Time, as they say, doesn’t wait, not even for champions, and those from the realm of tennis aren’t an exception to the same. One may be the greatest on the tennis court, an absolute master of his destiny, but even they know that they are on borrowed time as far as their career is concerned.
There will come a day in their playing career when they will say ‘enough is enough’ and move on to other interests in life, leaving behind a legacy of a lifetime.
So as we head into the new tennis season, there are some stars across the men’s and women’s fields who are seemingly at a crossroads in their career and might bid the sport that they have distinguished and enriched with their exploits over the course of their careers a fitting farewell.
As improbable as it may seem to his legion of fans, the 20-time Grand Slam champion could draw the curtains on his illustrious career this year. At 39, his body is seemingly unable to survive the rigors of modern-day tennis.
As was widely feared, Federer has withdrawn from the 2021 Australian Open, citing delayed recovery from the knee surgery that saw him miss the bulk of tennis action this year.
ALSO READ- Why Roger Federer Withdrew From Australian Open 2021?
At an awards night in his homeland recently, Federer picked the Tokyo Olympics, Wimbledon and then US Open as his priority events next year.
While Federer is into his pre-season training, the Australian Open pullout, the first time in his career he has done so, would suggest that his fitness is still a work in progress.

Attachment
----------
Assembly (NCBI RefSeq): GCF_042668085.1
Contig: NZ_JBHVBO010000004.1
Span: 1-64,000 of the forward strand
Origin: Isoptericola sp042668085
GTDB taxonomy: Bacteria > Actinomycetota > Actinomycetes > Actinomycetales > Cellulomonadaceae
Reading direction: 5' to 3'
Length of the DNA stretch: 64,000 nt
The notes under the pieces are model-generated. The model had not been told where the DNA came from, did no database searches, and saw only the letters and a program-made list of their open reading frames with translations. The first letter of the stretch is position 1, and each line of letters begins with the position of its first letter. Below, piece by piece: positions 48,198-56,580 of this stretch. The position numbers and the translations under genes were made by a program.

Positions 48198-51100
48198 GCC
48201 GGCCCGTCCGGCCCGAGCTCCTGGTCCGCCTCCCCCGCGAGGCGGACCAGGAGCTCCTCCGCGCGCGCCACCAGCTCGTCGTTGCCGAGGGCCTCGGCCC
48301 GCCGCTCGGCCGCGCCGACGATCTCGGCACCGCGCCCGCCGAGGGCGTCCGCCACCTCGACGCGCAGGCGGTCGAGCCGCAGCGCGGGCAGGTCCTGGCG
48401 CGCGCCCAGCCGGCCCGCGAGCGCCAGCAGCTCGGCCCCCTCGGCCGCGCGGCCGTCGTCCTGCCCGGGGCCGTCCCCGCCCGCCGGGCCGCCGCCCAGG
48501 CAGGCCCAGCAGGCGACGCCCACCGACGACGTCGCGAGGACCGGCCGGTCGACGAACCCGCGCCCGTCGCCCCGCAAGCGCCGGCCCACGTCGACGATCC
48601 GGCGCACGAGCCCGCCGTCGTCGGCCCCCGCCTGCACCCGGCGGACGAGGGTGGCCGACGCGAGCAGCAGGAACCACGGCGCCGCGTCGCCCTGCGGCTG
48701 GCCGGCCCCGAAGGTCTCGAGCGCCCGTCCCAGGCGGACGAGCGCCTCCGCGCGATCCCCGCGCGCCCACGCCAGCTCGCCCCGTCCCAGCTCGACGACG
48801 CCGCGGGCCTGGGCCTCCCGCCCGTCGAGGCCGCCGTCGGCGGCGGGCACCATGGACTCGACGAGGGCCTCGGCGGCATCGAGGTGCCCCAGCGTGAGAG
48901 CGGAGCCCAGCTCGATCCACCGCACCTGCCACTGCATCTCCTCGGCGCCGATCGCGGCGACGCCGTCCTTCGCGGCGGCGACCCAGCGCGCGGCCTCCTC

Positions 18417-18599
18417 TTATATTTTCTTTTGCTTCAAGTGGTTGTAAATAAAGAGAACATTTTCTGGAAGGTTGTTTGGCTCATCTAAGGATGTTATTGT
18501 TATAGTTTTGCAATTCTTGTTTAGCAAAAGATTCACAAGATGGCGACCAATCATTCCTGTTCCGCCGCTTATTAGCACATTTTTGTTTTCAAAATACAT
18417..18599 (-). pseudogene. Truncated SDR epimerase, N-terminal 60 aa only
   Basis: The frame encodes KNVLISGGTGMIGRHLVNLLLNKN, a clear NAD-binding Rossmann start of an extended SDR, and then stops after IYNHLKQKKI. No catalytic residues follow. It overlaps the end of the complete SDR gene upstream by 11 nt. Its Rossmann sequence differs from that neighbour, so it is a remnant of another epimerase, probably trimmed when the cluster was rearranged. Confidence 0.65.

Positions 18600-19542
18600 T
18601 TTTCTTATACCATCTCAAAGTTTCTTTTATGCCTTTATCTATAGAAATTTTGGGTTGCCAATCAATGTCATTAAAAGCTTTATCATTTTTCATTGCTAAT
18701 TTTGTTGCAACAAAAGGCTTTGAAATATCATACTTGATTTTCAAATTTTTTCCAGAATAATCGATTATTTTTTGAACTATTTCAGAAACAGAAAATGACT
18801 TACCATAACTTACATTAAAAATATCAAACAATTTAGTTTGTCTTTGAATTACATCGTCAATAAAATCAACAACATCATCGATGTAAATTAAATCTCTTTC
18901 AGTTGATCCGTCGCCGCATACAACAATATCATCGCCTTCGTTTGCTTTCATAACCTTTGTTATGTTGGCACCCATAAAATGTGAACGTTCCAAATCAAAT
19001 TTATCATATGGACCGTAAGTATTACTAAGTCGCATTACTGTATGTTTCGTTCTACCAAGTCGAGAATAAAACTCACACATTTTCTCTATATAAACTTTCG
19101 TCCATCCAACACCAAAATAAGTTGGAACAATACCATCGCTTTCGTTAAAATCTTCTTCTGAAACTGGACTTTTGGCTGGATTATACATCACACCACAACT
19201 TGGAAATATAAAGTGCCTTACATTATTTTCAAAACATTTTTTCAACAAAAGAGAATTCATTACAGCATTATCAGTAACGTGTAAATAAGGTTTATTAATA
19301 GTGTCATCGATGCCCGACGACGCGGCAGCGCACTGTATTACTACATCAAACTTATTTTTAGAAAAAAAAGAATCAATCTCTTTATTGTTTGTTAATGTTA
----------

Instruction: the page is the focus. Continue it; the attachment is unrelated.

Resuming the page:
Even as the sadness around his exit, should it happen next year, will remain long after he has played his last point, Federer can look back on a glorious career. He will have bowed out of the sport with little left to achieve.
Again, a huge name in women’s tennis, Serena Williams’ exit will certainly leave a massive void in the game. With 23 Grand Slam titles under her belt already, far and away from any of her contemporaries, the American has said it is the quest for a 24th that keeps her going at the age of 39.
A 24th Major title would tie her with the legendary Margaret Court for the highest number of Grand Slam trophies across the men’s and women’s fields. She has gone 3 years without a Grand Slam title and will resume her quest for a 24th next year.
While the tennis world will hope it happens, preferably in the year’s first Major in Melbourne, next year, it might also hasten her end in the game.
While she can rival a rookie with her fitness and motivation, it’s hard to think that Serena will carry on once her lifelong quest is fulfilled.
While one would imagine Andy Murray to carry on for a few more years, as he is still only 33, his perennial fitness concerns could well prompt him to call it quits next year.
A hip issue that forced him to undergo surgery in 2019 flared up again this year, forcing him out of action for the better part of the season. He did play the US Open but went out in the second round.
Though he has announced his comeback at the Delray Beach event next year, it would surprise many if he were to extend his career beyond Wimbledon.
The All-England Club would provide the perfect setting for him to go out in front of his adoring home crowd.
Injuries have taken a toll on the South African giant and, at 34, his time in tennis may well have run out.
Anderson has had a history of mid-match pullouts owing to injuries, and at his age, it won’t get any easier running around the court against the younger lot.
The latest in the sequence of pullouts took place at the Rolex Paris Masters this year after the veteran forfeited his second-round tie against eventual champion Daniil Medvedev.
The 3-time Grand Slam-winning Swiss dropped a big hint about his retirement this year, saying he was searching for motivation to compete for titles.
Wawrinka couldn’t add to his 16 career Tour titles this year but vowed to return to training and make one last dash for Grand Slam glory before he calls it quits.
To a large part, his career and achievements have been overshadowed by that of Federer, but one suspects Wawrinka will go out a fairly satisfied man when his day on a tennis court is finally done.